"I love it here, I think it's wonderful ... just knowing that I can go all out and they're giving their all too. It's very new to me, but it's a very good kind of new, I'm enjoying it a lot."
THERE was huge news in November for a pair of Bathurst Bulldogs juniors graduates with Lachlan Hooper and Henry Palmer named in the 48-player Junior Wallabies train-on squad.
It's from that squad a team will be selected to play at the 2023 World Rugby Under 20 Championship.
While the duo are currently part of the ACT Brumbies Academy program, one of their former Bathurst coaches in Shane Cantrill said their talent was evident early on.
"Henry has just got unbelievable speed, it's something that you can never coach. He's just got natural ability, speed and awareness," Cantrill said.
"Henry could sniff out a try quite easily, his mates knew that and they would always back him.
"Lachie started his junior footy at Bulldogs then went through Stannies and to Barker [College] and he's really developed not only as a footy player, but as a really great kid as well.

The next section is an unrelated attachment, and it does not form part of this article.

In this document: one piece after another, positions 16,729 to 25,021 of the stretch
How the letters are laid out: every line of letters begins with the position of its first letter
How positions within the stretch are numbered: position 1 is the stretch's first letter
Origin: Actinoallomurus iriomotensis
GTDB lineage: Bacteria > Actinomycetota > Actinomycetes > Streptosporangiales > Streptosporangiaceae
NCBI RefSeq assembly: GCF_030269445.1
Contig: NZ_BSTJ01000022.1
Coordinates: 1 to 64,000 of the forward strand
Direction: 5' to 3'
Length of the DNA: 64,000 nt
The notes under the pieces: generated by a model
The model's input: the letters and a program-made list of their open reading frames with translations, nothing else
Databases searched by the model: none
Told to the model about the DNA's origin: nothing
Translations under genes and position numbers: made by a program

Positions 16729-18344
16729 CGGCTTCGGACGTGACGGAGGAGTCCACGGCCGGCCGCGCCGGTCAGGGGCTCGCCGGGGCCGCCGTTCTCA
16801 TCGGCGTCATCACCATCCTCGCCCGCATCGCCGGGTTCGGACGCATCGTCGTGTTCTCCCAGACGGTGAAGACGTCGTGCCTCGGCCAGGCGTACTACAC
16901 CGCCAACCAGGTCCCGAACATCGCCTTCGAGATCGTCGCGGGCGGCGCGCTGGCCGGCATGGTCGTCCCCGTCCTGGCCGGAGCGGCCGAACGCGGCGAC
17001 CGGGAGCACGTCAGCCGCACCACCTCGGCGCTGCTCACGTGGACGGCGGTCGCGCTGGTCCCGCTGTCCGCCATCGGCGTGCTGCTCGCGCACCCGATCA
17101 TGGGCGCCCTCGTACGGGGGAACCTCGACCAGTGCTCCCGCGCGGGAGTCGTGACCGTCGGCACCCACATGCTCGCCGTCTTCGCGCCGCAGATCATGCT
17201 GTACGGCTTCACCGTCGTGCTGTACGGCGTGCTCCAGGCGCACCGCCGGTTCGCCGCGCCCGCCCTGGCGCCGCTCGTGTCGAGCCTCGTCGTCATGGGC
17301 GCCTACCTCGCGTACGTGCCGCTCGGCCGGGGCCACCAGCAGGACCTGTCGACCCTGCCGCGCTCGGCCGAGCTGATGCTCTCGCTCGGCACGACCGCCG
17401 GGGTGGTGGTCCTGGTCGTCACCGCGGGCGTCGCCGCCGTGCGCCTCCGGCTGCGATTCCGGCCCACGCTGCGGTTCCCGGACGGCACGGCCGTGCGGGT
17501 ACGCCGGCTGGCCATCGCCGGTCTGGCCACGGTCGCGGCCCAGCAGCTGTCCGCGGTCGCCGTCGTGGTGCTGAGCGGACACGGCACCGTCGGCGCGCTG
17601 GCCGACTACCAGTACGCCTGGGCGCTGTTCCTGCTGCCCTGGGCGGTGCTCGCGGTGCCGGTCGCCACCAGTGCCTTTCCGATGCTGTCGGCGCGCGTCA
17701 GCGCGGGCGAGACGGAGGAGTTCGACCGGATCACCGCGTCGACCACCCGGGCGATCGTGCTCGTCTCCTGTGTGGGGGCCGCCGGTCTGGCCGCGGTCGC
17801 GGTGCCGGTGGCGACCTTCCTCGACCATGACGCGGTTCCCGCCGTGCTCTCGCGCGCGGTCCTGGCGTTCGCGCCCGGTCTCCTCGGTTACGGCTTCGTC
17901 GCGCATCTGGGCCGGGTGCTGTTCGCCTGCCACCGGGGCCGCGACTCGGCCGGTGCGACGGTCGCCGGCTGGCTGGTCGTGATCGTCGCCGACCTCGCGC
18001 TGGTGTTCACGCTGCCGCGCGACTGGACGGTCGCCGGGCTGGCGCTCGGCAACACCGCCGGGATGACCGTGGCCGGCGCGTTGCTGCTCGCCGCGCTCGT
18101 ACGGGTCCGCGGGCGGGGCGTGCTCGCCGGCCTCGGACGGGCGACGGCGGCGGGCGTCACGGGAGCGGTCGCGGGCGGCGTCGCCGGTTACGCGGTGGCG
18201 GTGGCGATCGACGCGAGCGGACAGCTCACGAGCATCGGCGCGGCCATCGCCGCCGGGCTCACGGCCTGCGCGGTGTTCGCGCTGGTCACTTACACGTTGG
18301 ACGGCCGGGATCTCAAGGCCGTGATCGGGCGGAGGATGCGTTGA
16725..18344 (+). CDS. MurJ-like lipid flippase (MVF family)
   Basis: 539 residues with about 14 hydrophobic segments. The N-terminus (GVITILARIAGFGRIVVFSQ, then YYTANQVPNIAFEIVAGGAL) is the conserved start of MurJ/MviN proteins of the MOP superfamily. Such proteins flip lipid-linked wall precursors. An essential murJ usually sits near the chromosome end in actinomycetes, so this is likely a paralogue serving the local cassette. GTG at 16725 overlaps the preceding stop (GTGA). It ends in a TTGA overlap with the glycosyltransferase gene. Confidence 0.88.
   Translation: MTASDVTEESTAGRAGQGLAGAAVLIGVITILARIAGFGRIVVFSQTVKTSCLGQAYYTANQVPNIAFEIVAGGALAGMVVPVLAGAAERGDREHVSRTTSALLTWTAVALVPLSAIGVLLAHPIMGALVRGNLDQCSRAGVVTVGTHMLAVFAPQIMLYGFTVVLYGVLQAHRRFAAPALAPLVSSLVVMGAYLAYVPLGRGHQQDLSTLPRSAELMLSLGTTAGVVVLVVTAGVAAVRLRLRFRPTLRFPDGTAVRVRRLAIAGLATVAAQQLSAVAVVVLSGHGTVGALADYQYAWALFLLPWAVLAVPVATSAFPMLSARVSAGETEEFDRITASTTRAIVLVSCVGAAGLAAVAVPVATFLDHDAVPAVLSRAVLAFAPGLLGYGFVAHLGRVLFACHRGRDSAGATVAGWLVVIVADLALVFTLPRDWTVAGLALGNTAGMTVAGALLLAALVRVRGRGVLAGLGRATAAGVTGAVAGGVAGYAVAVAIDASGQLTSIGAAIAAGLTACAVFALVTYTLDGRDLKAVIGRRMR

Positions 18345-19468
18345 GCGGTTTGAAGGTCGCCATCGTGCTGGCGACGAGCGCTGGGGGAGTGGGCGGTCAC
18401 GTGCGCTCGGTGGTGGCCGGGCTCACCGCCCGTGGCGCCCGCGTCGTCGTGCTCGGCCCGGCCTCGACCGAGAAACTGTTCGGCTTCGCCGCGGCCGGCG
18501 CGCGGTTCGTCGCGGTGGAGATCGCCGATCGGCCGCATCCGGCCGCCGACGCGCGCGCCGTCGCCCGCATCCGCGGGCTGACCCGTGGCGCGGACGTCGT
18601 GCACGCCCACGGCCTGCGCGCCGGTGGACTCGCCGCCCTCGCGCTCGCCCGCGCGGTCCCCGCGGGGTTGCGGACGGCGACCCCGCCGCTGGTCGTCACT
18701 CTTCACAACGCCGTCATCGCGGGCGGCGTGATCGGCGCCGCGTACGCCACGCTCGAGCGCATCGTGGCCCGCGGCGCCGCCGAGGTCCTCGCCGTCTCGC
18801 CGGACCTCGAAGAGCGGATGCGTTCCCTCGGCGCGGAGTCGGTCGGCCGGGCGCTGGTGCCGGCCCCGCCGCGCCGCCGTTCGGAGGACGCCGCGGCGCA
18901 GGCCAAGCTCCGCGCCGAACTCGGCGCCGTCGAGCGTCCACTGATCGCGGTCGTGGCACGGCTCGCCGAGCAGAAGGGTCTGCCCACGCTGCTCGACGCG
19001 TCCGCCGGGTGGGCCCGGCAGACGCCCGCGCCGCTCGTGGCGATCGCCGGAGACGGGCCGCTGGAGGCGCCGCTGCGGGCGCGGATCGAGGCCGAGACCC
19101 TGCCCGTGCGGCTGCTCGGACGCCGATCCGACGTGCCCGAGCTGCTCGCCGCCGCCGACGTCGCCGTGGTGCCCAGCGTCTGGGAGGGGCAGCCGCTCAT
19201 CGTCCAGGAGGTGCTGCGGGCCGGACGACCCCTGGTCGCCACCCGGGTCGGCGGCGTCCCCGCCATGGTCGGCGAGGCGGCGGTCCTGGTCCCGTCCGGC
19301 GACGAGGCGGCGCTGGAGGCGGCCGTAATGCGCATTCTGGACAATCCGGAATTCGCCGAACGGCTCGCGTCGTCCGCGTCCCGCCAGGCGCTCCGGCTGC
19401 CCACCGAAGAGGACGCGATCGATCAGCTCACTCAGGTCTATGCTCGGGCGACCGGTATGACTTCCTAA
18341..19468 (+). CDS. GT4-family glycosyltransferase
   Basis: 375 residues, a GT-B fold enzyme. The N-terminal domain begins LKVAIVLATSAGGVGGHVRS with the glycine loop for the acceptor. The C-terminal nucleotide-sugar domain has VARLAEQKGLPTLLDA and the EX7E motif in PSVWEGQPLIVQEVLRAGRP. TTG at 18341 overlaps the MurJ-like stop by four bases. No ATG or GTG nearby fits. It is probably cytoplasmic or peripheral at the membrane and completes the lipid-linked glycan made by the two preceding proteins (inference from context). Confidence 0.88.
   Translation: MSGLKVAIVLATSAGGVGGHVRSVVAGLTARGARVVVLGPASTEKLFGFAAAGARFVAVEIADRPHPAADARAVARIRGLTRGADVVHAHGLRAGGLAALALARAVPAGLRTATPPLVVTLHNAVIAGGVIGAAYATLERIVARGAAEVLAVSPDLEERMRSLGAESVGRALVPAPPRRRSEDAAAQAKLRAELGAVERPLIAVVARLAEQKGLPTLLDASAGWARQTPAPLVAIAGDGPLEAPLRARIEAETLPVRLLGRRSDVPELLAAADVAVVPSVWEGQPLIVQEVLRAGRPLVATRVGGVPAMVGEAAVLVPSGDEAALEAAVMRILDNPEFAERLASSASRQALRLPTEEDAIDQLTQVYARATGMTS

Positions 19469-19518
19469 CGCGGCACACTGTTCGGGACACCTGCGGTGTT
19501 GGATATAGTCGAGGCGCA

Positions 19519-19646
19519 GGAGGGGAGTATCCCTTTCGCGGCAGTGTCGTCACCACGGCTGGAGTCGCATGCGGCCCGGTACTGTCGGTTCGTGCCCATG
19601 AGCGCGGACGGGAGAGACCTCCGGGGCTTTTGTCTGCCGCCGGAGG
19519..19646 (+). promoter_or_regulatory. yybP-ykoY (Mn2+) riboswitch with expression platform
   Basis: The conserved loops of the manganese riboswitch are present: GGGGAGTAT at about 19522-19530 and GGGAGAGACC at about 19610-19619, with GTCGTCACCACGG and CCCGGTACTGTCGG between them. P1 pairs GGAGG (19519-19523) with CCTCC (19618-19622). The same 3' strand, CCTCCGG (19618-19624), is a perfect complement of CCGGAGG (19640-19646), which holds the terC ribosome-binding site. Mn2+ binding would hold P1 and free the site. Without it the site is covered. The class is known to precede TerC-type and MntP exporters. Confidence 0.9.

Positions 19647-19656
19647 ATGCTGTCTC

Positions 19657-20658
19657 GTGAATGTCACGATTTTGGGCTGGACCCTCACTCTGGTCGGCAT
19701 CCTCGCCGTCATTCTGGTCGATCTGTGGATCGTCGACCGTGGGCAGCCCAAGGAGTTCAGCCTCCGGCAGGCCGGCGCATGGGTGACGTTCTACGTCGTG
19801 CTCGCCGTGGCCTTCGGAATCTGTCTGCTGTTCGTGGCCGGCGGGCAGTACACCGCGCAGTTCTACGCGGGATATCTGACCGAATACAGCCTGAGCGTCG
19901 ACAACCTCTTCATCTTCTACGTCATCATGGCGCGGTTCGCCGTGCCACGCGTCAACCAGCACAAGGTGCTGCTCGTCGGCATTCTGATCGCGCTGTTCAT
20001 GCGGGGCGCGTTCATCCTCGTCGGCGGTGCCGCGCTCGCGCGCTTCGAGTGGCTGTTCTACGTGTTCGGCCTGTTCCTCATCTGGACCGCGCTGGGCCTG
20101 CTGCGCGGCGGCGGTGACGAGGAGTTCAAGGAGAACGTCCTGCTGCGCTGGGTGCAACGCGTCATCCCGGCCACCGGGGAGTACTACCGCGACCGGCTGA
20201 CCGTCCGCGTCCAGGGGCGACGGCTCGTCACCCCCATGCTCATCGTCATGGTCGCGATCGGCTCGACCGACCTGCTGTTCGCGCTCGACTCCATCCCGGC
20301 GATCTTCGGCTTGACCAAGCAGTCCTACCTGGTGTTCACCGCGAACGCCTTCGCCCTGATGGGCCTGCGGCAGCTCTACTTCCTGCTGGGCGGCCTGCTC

"Lachie has great work ethic."
AS a university club CSU has fans spread right across Australia, but in 2022 the students added a group of children based some 13,000 kilometres away to their supporter list.
It was the children of the Kafunjo Orphanage in Uganda.
CSU players this year worked to raise funds for the orphanage through raffles and auctions, some of the money going to help buy food, pay teacher wages and allow works on a water infrastructure project.
"I thought it won't hurt the rugby club to do a bit more community work," coach David Conyers said.
"It teaches the boys about other cultures, so it's not a bad part of the learning for them either."
CSU bestowed a special honour on three stalwarts at their 2022 presentation evening with Dave Conyers Mark Campbell and Lee Nevins all being made life members.
Nevins was presented his award after playing more than 500 games for the students over the past decade.
Conyers, who was give life membership for his 20-year association with the students, was impressed with what Nevins has done.
"You don't get many guys playing 10 years for a university club," Conyers said.